OK yes, it’s absolutely delightful.
Actually, it’s better than it lets on, and to find a reason why look no further than that second writing credit. Gene Coon had decided that, given the success of “The Trouble with Tribbles”, Star Trek could use more episodes with a larger and more overt focus on comedy (and it’s worth noting it was Coon who saw the potential in young Dave Gerrold’s script, encouraged him to keep submitting to Star Trek and who helped him shape “Tribbles” into the masterpiece it became). George Clayton-Johnson, the author of “The Man Trap”, had written an early version of this story as a treatment early in the first season called “Chicago II”. The actual idea for the episode is frequently attributed to Gene Roddenberry due to a two-word pitch (among many others like it) in his original 1964 proposal for Star Trek, Star Trek Is…, entitled “President Capone”, but as it’s a rather strangled path from that to what we can watch on screen, it’s tough for me to give him full credit for it. Coon discovered Clayton-Johnson’s script, liked the idea and decided to retool it. Coon’s writing partner here is David P. Harmon, whose previous Star Trek credit was “The Deadly Years”, which is not especially encouraging, but thankfully, “A Piece of the Action” turned out actually beautifully: It’s a highlight of the season, deservedly one of the most iconic stories of the series and exactly the sort of thing the show needed right about now.
The knee-jerk way to read “A Piece of the Action” is through its Cargo Cult undertones, and as it turns out this is what I expected I’d be spending this post going on about. In the most pleasant of surprises, “A Piece of the Action” manages to avoid the majority of the flak involved with this kind of prompt, (I know this is the second week in a row I’ve underestimated Star Trek, but given this season has made me sit through “Who Mourns for Adonais?”, “Friday’s Child”, “The Apple”, “The Deadly Years” and “The Gamesters of Triskelion” I maintain I had some right to lower my expectations) but first let’s talk a bit about what we mean by Cargo Cult. A Cargo Cult refers to what happens when, following contact with Western colonial powers whose presence results in a short-term burst of material prosperity, non-Western peoples establish a new religion based around worship of specific aspects of Western materialism in a hope this will bring about a return to that period of prosperity. The most famous example of a Cargo Cult took place in Melanesia following World War II, when natives began worshiping spiritual versions of US servicemen prophesized to return to teach them how to to live in plenty.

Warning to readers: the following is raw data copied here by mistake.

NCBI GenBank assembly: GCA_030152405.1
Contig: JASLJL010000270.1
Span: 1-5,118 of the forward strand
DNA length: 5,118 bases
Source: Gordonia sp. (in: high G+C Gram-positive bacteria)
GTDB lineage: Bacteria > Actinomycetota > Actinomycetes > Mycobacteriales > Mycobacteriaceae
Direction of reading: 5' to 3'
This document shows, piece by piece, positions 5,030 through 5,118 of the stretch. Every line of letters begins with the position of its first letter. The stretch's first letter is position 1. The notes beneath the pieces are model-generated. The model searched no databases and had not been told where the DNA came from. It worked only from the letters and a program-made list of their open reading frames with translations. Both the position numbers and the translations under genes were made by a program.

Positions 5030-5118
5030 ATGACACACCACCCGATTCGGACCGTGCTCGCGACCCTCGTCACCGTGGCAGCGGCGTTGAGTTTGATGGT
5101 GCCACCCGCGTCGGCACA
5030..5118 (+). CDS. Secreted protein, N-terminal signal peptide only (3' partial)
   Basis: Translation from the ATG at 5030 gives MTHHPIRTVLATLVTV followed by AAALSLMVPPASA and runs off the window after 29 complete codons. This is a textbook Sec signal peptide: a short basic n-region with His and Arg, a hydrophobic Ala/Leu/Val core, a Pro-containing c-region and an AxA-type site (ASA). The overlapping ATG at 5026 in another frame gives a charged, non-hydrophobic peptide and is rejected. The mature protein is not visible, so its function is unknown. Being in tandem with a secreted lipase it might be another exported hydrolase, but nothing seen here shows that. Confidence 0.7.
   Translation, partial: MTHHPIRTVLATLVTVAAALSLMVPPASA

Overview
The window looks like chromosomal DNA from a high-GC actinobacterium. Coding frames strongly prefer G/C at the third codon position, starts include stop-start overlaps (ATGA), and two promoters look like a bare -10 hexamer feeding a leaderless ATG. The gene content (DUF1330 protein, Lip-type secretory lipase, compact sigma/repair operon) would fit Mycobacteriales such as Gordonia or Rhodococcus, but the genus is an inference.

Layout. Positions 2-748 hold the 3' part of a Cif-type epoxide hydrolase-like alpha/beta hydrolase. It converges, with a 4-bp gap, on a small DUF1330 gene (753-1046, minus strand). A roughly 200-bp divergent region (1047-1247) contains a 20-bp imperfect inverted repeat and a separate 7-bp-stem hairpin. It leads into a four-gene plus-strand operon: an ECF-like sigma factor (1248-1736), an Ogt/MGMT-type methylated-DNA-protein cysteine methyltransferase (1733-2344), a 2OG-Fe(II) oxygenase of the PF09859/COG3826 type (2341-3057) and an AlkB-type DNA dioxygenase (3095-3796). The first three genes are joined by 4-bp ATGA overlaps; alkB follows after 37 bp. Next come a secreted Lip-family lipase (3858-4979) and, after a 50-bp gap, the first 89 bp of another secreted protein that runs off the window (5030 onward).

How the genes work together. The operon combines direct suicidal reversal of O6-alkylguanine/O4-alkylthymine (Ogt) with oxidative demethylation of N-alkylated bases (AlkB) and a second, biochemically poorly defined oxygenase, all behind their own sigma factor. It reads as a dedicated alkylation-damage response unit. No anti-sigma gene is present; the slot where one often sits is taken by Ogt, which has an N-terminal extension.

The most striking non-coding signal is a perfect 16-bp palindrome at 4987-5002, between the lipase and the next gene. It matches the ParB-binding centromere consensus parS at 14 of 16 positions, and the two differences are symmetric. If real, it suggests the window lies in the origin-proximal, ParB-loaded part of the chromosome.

Obviously, as a particularly blatant example of how callous and thoughtless Western expansion thoroughly wrecked traditional Oceanian societies, Cargo Cults are not a phenomenon I’m not especially fond of, especially when they’re so frequently treated in the West as a source of mild paternalistic bemusement. And it could be, and often has been, argued that the Iotians in “A Piece of the Action” are a planetwide culture built around a Cargo Cult of the book Chicago Mobs of the Twenties. Certainly all the Prime Directive hand-wringing in this episode seems to support that interpretation, with Kirk, Spock and McCoy all very concerned about future “contamination” and “corruption” of the native culture. Except I’m not entirely convinced this is the best way to read “A Piece of the Action”: In fact, a better approach might actually be to compare it to a Doctor Who serial.
I want to avoid going into a huge amount of detail on Doctor Who here as there was simply no creative diffusion between it and Star Trek in the 1960s and frankly the majority of you know where to go if you want information on the other big science fiction-fantasy franchise kicking around television during this time (and for the rest, check the links on the right-hand sidebar). There will be a Sensor Scan on Doctor Who at a specially preordained time as there is in fact a point where it actually does enter into both my narrative and that of Star Trek, but let’s just say for now one of the most important things to understand about what Doctor Who is and how it operates is that it’s a highly literary (in a very literal sense) show known in part for its ability to bend, deform and explore different genres. The Doctor’s power comes from his ability to invade other people’s stories.